You want a large wooden spoon since it doesn’t change the temperature of your jelly mixture. Making jelly is akin to making candy. Sudden drops in temperature can cause nasty results. If you’re making this at high altitudes, like I do, make sure you boil your jars an extra 6 minutes and watch your jelly very carefully. It will burn and make a nasty mess if you’re not careful. Watch your barometric pressure, too. I’m not joking. If there’s a storm coming in, do your jelly making another day. At sea level, watching the weather and adding time to sterilizing your jars and making the jelly isn’t necessary.

Peeling and coring the apples helps them break down faster, but keep the peels and the cores, as they add to the pectin. Chop, but don’t peel, the oranges. If you want to have an easier time straining the fruit, tie up the the peels and seeds in a cheesecloth before you toss it in the pot with the rest of the fruit. After all the fruit is chopped up and prepared, put all the chunks in a large pot and add the water. Bring this up to a rapid boil then turn it down to a heavy simmer for about an hour. If the pot is uncovered, you might want to add an additional 1/4 cup of water to offset the evaporation.

While the fruit is boiling, prepare your straining method. Pour boiling hot water over the jelly straining bag, chinois, or Muslin. If you’re using the muslin cloth, get some twine ready to tie the pulp into a ball and find some place to hang it where juice will drip into your juice-holding vessel.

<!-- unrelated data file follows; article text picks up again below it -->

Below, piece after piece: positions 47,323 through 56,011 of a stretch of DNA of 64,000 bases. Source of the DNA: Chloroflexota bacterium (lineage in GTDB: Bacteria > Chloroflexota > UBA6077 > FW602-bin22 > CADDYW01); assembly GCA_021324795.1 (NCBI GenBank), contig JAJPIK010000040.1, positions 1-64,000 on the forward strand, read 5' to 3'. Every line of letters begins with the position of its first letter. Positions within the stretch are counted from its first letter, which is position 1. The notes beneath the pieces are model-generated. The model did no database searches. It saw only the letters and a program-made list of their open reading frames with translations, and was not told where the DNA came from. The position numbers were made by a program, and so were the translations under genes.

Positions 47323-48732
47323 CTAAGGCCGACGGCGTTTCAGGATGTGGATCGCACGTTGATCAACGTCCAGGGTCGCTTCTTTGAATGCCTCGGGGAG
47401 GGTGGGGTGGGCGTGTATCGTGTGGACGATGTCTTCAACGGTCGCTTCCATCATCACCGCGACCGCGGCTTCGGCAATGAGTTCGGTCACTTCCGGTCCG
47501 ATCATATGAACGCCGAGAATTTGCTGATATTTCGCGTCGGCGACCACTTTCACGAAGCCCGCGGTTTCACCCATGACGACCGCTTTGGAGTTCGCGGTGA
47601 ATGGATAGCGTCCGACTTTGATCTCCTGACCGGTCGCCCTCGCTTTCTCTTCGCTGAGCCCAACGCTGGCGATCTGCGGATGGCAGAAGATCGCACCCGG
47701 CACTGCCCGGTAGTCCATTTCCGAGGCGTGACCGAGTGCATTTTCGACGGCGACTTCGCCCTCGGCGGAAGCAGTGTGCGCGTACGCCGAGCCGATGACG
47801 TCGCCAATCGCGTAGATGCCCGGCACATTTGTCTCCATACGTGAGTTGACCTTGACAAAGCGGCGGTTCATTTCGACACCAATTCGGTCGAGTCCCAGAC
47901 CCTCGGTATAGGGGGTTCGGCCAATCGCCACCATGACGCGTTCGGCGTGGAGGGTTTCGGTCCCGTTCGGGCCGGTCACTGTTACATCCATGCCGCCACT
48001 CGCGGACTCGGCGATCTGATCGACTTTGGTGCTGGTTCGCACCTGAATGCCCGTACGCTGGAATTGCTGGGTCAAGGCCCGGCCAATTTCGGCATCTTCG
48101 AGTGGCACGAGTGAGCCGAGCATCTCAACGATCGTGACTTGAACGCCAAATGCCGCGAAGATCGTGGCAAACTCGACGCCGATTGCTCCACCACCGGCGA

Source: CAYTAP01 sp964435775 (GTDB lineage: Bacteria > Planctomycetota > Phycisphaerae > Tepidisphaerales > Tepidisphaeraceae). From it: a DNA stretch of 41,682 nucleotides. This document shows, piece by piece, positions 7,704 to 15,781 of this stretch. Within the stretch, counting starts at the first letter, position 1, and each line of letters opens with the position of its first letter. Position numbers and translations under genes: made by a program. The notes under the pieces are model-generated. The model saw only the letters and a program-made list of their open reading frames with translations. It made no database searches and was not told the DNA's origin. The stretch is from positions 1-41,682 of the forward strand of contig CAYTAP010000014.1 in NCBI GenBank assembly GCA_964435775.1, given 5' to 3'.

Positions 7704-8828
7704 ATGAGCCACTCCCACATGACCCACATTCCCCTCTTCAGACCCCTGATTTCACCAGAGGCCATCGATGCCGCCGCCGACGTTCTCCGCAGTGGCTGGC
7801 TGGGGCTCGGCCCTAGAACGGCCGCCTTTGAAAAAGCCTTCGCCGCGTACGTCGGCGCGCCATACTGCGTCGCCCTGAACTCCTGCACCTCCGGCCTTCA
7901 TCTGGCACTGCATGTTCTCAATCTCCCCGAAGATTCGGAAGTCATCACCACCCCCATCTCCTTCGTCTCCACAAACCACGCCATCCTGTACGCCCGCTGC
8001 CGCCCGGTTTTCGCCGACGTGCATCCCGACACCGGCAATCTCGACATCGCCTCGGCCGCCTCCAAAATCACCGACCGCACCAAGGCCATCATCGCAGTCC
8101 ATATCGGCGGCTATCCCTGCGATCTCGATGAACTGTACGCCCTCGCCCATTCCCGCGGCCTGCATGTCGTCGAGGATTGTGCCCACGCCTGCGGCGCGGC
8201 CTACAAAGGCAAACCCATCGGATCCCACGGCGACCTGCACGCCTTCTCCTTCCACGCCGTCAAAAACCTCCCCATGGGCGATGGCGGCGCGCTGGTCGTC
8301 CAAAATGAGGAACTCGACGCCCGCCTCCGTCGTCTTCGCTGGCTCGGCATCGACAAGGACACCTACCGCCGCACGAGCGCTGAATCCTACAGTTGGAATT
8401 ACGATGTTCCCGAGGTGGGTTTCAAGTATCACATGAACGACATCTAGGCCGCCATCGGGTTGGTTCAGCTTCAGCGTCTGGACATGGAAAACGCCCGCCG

After about an hour the apples should be practically disintegrated. If not, squish them with your slotted or wooden spoon. (Temperature is more important in the next phase, so it doesn’t matter if the liquid in the pot cools a few degrees while you’re squishing the fruit.) Take out the cheesecloth if you did that and carefully pour the juicy pulp into the bag/chinois/muslin while the device is over your 2-quart bowl/pan. Set it up so that the dripping can occur overnight. Now get some sleep and dream of warm home-made buttermilk biscuits coated with dripping butter and delicious apple-orange jelly.

At this point you should have about 5 cups of juice, but you need to know exactly. Calculate the diameter of your juice-holding vessel. Now calculate how high the juice is in that vessel and type some numbers into the calculator. Also put in 2.25 for the sugar and 2.33 for the juice ratios. The calculator will tell you how much sugar to add. Don’t skimp or you’ll be sorry.

Get out your canner. Fill it with water set it to boiling on the stove-top. Once the water is at a hard boil, carefully insert clean jars for them to sterilize over the course of 12-18 minutes. Sterilize the rims, too, but not the lids until the last 2-5 minutes because they have a wax seal that needs delicate treatment. Set out your sterilized jars, lids and rims on a clean towel drawn over the counter but keep the canner boiling. You’ll need it again in about 15 minutes.